In May 1940, only a few weeks before the Nazi army sealed its swift conquest of France by occupying Paris, the art capital of the world, a curious incident occurred. Matisse happened to run into Picasso on the street. This is the way the late Alfred H. Barr Jr. described this chance encounter in his 1951 book, Matisse, his art and his public : “The two painters greeted each other as old friends and chatted for a few minutes about the threatening French debacle. Picasso placed the blame with cryptic accuracy, ‘C’est l’École des Beaux Arts! ‘-a remark which deeply impressed Matisse. With an artist’s metaphor Picasso had well summed up the conservative, inflexible, unimaginative grand strategy of the Maginot line on which France was now foundering. Later in the war, Matisse was himself to castigate the Beaux-Arts spirit in a radio broadcast right under the nose of Pétain.”
In the view of Matisse, Picasso and virtually every other major artist of the School of Paris avant-garde, the École des Beaux-Arts was, of course, something more than an academy for the training of artists. It represented a deeply entrenched attitude toward life. In their view, its principal mission was to resist the encroachments of modernity in the name of a fossilized idea of the past. The Beaux-Arts spirit thus symbolized everything-in life as well as in art-that was most stupid, reactionary, unenlightened and moribund in the culture and the society of the modern age.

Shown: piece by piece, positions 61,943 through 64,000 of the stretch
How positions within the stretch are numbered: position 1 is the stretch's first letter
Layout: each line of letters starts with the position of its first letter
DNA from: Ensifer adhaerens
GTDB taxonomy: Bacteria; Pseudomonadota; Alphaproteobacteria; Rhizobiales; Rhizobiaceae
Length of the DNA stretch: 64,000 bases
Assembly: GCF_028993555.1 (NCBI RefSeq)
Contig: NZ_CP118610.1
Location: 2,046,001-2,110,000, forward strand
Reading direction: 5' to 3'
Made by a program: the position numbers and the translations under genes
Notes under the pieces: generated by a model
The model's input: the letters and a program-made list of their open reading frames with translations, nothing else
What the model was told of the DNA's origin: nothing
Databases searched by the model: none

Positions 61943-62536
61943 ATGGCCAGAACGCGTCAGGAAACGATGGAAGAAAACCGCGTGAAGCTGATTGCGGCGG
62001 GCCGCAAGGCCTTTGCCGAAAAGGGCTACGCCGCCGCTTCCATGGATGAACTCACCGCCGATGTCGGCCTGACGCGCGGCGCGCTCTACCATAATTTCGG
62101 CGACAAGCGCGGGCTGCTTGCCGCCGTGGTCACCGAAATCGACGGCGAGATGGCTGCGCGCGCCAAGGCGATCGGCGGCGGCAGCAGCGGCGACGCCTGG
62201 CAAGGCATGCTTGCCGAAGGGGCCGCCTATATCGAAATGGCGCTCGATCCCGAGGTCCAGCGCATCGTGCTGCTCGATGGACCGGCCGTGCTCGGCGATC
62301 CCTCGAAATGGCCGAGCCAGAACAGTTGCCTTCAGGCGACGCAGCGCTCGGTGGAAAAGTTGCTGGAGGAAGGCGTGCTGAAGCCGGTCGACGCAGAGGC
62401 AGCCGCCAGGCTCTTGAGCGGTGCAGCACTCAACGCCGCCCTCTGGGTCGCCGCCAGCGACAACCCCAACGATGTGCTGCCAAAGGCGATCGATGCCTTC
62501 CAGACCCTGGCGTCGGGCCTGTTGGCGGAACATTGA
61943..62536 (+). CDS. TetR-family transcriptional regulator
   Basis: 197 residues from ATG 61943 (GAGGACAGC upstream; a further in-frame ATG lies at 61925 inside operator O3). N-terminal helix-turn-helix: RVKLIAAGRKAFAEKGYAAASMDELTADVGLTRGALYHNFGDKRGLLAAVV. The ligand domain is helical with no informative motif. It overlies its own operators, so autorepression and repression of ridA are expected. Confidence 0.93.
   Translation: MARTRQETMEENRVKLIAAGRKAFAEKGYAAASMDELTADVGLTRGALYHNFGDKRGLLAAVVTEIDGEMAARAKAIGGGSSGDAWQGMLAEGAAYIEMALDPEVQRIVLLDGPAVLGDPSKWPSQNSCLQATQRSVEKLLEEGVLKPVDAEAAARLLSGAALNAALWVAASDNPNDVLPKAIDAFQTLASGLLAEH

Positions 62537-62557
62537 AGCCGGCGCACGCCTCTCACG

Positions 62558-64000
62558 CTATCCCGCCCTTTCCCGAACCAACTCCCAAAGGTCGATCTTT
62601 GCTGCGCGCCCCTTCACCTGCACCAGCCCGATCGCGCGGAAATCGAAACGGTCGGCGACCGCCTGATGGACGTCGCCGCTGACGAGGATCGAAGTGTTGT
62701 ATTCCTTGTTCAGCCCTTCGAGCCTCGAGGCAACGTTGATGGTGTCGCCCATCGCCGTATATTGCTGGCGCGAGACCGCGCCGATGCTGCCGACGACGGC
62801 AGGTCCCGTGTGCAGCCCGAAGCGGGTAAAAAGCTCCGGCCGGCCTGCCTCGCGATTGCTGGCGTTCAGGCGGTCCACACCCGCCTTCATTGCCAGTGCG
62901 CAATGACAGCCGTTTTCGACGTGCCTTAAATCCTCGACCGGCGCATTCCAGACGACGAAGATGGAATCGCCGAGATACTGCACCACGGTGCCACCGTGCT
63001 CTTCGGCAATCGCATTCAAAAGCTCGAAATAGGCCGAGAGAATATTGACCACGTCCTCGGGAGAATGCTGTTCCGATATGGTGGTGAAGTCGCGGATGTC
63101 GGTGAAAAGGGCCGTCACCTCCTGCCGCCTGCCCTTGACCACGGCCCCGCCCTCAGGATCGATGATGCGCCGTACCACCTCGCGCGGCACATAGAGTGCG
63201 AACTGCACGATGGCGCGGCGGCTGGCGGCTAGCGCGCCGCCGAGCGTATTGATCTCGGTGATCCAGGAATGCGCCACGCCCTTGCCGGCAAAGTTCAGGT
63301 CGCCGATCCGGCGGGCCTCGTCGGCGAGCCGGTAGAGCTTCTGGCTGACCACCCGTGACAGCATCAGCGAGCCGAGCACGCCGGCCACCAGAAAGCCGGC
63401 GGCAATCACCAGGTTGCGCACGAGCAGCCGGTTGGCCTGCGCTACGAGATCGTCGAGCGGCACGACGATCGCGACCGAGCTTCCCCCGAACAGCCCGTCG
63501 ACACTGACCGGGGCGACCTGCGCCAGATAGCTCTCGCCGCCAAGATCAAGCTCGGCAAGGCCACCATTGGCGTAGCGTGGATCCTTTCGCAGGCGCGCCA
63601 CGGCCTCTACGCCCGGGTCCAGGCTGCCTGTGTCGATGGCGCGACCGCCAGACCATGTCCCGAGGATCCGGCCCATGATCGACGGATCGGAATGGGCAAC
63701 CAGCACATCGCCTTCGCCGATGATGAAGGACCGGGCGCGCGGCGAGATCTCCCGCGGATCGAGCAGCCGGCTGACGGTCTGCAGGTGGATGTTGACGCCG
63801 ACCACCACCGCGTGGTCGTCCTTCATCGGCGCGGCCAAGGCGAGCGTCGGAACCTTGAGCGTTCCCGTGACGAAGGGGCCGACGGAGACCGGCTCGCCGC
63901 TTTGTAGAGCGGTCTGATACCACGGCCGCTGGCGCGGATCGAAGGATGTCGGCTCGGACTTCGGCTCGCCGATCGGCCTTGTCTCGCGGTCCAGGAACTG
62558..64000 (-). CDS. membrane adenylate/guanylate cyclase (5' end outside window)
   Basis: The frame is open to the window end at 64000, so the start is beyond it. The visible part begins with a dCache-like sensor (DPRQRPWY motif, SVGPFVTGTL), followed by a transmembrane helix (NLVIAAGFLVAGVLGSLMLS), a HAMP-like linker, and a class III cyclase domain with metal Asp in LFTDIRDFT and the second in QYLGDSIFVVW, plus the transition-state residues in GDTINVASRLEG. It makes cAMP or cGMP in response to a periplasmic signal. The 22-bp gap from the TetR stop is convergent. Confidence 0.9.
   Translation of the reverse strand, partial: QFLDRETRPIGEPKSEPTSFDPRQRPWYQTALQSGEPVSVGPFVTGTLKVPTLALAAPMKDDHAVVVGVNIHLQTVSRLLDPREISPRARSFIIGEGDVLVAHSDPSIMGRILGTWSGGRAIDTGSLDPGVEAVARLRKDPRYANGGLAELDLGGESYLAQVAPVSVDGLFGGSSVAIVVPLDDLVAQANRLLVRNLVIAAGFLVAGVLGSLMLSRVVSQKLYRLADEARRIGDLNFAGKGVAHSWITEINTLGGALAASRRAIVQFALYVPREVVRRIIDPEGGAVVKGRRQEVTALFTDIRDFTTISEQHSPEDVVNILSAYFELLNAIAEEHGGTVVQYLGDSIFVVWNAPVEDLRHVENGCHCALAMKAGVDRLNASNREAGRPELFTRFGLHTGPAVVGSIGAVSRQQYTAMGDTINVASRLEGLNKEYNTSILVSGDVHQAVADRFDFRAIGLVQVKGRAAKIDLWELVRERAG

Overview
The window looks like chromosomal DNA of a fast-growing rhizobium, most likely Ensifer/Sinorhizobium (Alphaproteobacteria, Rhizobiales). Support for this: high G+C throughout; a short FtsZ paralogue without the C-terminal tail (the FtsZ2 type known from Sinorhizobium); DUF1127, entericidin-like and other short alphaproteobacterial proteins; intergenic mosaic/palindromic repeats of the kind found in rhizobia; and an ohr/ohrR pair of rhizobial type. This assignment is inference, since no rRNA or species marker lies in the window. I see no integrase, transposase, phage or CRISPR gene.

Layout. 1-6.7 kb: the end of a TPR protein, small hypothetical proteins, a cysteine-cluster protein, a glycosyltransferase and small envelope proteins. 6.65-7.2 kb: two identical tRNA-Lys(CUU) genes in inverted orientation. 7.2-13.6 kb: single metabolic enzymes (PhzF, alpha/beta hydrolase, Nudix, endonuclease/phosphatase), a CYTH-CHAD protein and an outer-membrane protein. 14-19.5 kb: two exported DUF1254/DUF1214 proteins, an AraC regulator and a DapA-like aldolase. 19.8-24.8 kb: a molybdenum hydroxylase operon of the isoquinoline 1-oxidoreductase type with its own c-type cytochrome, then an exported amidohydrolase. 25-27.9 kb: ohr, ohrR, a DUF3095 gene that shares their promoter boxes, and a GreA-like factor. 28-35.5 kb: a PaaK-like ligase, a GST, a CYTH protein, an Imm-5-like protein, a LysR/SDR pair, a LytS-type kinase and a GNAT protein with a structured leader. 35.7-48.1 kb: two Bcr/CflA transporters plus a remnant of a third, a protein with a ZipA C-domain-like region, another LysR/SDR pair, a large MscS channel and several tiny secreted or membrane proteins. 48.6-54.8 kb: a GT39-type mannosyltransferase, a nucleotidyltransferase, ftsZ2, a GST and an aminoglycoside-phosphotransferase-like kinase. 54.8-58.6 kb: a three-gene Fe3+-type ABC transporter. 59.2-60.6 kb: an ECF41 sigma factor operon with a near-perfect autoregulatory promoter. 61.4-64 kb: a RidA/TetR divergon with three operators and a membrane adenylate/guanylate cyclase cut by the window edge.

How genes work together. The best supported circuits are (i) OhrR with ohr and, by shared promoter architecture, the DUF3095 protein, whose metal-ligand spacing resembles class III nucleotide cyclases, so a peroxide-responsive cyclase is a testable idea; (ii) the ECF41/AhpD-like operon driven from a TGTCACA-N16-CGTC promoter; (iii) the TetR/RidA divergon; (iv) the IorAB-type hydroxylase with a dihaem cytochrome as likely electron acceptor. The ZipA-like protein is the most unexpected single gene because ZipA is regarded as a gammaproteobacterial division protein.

I thought of Picasso’s remark to Matisse the other day as I was slogging my way through the mountainous debris that has been gathered from the far-flung corners of Europe and North America in the exhibition 1900: Art at the Crossroads , which has now come to the Solomon R. Guggenheim Museum. For this mammoth and deeply depressing exhibition, which numbers some 240 works by more than 170 artists, might itself have been entitled C’est l’École des Beaux-Arts ! It’s not that every one of the artists represented in this debacle was a product of the Beaux-Arts mind-set. Far from it. Early works by Picasso, Matisse and sundry other modernists-even Mondrian and Kandinsky-are also represented, but in this show they serve as minor foils to the glories, as it were, of the “major” academic artists whose abject loyalty to the dumbest, most sentimental and benighted standards of the Beaux-Arts mentality is never in doubt.
The result is yet another of those “new narratives” that are everywhere transforming our museums of modern art into the museological equivalent of a postmodern soap opera. In the 1900 version of this soap opera, the villains of yesteryear-theacademicians who fought so hard to suppress their modernist adversaries-are the good guys, and the bad-boy modernists who opposed them are forgiven, for they turn out not to have been so different, after all, from their fatuous elders. In other words, Art at the Crossroads is the story of one big happy family whose members are now seen to have suffered from some momentary misunderstanding of their loving “affinities” for each other.